When You Are Planning to Sin Again
There aren’t many books that walk you through the question: What should I do when I am planning to sin again? All Scripture, of course, is about this question because we all know we will sin again, but there are two patterns that are especially precarious.
1. Confess—then ignore. A couple indulges in premarital sex and feels guilty. They confess it to the Lord, and promise God and each other, never to do it again. But it happens again, and then again. By the third time they are not quite sure how to proceed. They still might feel a little horrible, but why bother confessing something that you know you will do again? They know that making guilty promises doesn’t work and, by this point, they admit that such promises are lies anyway. They expect to do it again. Better just to let this phase run its course, they conclude. Marriage might come soon, or maybe the sin will gradually die out. Then they can re-engage with God.
2. Confess—try—feel really bad—be hopeless—try to ignore. This is a slight variation on the first and takes a little longer to spiritually quarantine the recurring sin so that no one messes with it anymore. For example, someone might not be planning his next descent into porn, but he has done little to interrupt that descent such as share his internet activity with an accountability partner. He can confess his next nine falls (leaps?) into porn, but once it gets to double digits he starts to wonder, what’s the use? Then this sector of life gradually closes to divine activity, though those bad feelings never quite go away.
Either way, God is marginalized, sin wins by way of our denial and complacency.
Ask for Help
These patterns demand action. They kill our souls and our souls will not heal themselves over time. To the contrary, we need spiritual intervention. The most obvious intervention is to go public. Sin is like mushrooms and other things that flourish in the dark. So bring it to the light and confess it to another person. If we can confess something to the Lord but not to a mere human, our confession is suspect. Go public.
There are risks. Perhaps the person we tell will then tell others, or much worse, do nothing at all. But we must not talk ourselves out of a wise course of action because there may be unwanted consequences.
Two Approaches: Grace or Law
When we ask for help with these patterns, we will likely hear one of two approaches: grace or law. A trusted pastor told me to preach grace until a person took sin lightly, then preach the law.
Grace proclaims the kindness, forgiveness and forbearance of the Lord. It invites and accepts. It asks: “How can you continue to sin in light of God’s love now revealed in Jesus Christ? You must not know he loves you. How can you be either hopeless or committed to sin when the Holy Spirit has been given to you?”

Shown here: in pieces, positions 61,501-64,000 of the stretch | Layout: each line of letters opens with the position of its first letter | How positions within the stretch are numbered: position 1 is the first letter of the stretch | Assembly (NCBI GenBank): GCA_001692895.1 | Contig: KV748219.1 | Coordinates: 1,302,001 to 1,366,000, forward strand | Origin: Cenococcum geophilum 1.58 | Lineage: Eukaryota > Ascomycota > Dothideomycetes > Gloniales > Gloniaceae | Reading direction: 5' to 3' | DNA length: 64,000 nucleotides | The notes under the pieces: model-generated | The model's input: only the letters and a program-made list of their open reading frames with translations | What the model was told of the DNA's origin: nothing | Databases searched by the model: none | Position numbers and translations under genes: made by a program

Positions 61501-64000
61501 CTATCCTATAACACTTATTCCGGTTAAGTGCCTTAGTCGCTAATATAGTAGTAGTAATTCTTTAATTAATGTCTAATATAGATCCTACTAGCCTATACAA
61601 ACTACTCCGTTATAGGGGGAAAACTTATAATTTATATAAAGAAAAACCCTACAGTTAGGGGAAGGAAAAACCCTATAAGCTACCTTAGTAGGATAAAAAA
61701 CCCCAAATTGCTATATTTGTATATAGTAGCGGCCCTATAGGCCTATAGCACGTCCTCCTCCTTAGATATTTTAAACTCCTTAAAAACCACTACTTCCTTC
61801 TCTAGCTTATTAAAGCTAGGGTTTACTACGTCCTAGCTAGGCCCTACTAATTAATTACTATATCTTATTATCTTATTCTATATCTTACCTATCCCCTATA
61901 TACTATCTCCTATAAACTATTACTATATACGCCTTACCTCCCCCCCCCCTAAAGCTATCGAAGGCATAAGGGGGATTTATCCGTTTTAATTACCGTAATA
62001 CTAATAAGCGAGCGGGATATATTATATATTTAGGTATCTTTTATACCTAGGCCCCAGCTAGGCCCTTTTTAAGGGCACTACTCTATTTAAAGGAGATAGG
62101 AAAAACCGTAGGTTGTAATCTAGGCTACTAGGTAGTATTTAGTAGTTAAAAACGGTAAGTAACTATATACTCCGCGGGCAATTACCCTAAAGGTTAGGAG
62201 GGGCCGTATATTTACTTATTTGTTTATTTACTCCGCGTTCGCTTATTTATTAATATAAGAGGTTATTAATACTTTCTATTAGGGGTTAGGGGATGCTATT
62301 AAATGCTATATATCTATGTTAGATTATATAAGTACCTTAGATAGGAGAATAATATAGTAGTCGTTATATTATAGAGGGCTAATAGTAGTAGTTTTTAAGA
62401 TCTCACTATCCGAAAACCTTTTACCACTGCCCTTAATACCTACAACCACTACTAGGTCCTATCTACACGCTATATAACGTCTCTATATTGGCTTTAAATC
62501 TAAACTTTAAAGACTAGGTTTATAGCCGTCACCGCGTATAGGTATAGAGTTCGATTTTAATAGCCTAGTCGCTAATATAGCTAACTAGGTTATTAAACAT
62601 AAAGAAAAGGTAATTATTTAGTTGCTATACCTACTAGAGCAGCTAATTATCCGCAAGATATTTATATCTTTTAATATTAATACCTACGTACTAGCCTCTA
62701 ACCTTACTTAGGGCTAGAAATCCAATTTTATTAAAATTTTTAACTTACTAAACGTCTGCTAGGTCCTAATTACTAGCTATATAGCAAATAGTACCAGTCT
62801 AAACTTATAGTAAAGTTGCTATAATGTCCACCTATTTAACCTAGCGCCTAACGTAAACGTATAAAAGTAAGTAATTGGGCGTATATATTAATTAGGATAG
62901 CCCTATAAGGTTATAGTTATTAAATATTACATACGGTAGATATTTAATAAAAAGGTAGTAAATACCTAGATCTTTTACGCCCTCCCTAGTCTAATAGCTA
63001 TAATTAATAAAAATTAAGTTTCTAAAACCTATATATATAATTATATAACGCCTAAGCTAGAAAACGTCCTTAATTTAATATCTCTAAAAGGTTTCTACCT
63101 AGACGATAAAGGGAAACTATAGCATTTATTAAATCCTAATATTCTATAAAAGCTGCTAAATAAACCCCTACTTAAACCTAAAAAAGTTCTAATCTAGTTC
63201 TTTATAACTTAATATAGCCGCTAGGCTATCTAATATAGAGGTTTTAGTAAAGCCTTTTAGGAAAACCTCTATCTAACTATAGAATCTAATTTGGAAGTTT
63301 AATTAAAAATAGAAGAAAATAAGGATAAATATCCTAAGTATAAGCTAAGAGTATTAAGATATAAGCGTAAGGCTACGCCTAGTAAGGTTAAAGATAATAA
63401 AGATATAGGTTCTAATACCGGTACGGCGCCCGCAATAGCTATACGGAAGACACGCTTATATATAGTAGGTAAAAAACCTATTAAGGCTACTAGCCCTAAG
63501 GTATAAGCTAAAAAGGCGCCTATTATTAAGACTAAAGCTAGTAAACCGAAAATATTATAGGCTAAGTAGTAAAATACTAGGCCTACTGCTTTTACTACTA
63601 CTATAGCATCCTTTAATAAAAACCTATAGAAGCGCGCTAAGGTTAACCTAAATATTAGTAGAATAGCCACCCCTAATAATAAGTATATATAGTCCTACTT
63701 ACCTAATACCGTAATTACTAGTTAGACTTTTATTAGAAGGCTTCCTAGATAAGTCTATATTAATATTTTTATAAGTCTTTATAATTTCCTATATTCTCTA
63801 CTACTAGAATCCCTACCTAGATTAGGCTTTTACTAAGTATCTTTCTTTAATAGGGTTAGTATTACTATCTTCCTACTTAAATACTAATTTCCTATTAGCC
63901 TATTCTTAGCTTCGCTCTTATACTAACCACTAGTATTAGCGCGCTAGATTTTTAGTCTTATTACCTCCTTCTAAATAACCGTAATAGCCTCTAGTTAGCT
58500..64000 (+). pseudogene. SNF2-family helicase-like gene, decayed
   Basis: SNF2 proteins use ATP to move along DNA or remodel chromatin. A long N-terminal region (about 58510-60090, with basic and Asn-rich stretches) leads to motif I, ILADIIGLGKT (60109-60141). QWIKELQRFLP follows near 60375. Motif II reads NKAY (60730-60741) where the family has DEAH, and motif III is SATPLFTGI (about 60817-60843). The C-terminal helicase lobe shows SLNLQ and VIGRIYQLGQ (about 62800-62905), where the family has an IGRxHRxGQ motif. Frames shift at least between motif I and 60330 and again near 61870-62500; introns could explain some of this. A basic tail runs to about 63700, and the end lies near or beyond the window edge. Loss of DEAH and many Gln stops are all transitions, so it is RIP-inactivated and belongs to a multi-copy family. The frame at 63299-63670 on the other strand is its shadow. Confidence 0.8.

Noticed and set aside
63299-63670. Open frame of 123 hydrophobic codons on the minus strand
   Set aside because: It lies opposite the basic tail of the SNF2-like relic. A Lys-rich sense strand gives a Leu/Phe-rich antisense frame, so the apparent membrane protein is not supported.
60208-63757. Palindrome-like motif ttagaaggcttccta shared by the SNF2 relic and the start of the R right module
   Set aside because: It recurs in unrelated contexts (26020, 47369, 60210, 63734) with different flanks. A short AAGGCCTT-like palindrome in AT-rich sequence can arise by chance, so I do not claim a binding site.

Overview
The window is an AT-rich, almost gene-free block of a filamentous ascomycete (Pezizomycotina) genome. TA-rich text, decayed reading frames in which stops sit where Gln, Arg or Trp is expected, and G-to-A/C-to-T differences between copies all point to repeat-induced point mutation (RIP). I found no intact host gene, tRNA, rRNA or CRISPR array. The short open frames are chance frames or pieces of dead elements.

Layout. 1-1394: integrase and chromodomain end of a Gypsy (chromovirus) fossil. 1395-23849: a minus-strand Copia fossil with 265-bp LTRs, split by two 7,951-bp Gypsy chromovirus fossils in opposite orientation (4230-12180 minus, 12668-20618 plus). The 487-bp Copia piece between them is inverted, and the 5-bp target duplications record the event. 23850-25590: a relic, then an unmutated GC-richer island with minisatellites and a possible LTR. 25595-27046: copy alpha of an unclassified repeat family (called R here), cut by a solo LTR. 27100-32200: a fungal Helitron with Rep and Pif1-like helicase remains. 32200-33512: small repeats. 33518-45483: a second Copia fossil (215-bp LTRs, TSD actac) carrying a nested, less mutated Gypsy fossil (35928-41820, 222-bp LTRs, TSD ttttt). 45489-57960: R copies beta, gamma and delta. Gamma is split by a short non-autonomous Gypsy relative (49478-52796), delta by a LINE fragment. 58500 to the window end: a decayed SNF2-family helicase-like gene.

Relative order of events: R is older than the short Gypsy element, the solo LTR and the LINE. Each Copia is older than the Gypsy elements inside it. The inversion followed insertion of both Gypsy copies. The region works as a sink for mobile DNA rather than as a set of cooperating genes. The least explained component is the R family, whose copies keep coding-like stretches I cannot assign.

The law takes the many pieces of the character of God and reassembles them in the form of commands: “Thou shalt . . .” and “thou shalt not . . .” Without them, we are clueless about how to imitate him. Without them, we forget that everyday life is lived before God and our instincts are treasonous.
The law has urgency—“today” (Heb. 3:15). It warns. It asks, “Is there no fear of the Lord? Is following Jesus reserved only for those times when there is a coincidental meeting between your desires and his?” It is the fear of the Lord that compels us to live righteously. We belong to him. He has all authority.
Which Way Do You Lean?
As we have opportunities to apply these two approaches to our own recalcitrance and offer them to others, how do we lean? Toward grace or law?
Words and meanings matter on this one. There are many different uses of the law: the law reveals the character of God, restrains sin, exposes sin—showing us our need for Jesus—and teaches how to live. None of these are opposed to grace but are expressions of it. Yet another use of the law is found in Romans and Galatians where the law is short-hand for a Spirit-less system that looks to our own actions for personal righteousness. This use of the law—called works-righteousness or legalism—isopposed to grace and the gospel.
With one use of the law, grace and law are companions. With the other, they are enemies. I am using the law as a companion of grace. Instead of opting for either grace or law, we could say that the law is embedded in the larger grace of God.
So what we are really asking is this: As a result of God’s manifold grace to us, do we woo or warn? The matter of intentional and planned sin does not force us to choose grace or law. Instead, both grace and law reveal the character of God, and we want access to the range of God’s character as we woo or warn. With all the persuasive love we can possibly offer, with pleading, we consider both the kindness and sternness of God (Rom. 11:22).
We will all sin again, of that we can be sure. When we do, we ask forgiveness of both the Lord and those who were wronged. Then some hand-to-hand combat against sin is probably in order along with some public planning to either stand firm or run when there is another assault. All of this is both preceded and followed by our rest in forgiveness of sin secured by Jesus. Rest is spiritual, complacency sinful.
Edward T. Welch (M.Div., Ph.D.) counsels and teaches at CCEF. He is the author of When People Are Big and God is Small.
CCEF: Since 1968, the Christian Counseling & Educational Foundation (ccef.org) has set the pace in biblical counseling. We teach people how to explore the wisdom and depth of the Bible and apply its grace-centered message to the problems of daily living. Simply put our mission is to: Restore Christ to Counseling and Counseling to the Church. We offer conferences, courses, resources and counseling. Follow us on twitter and facebook.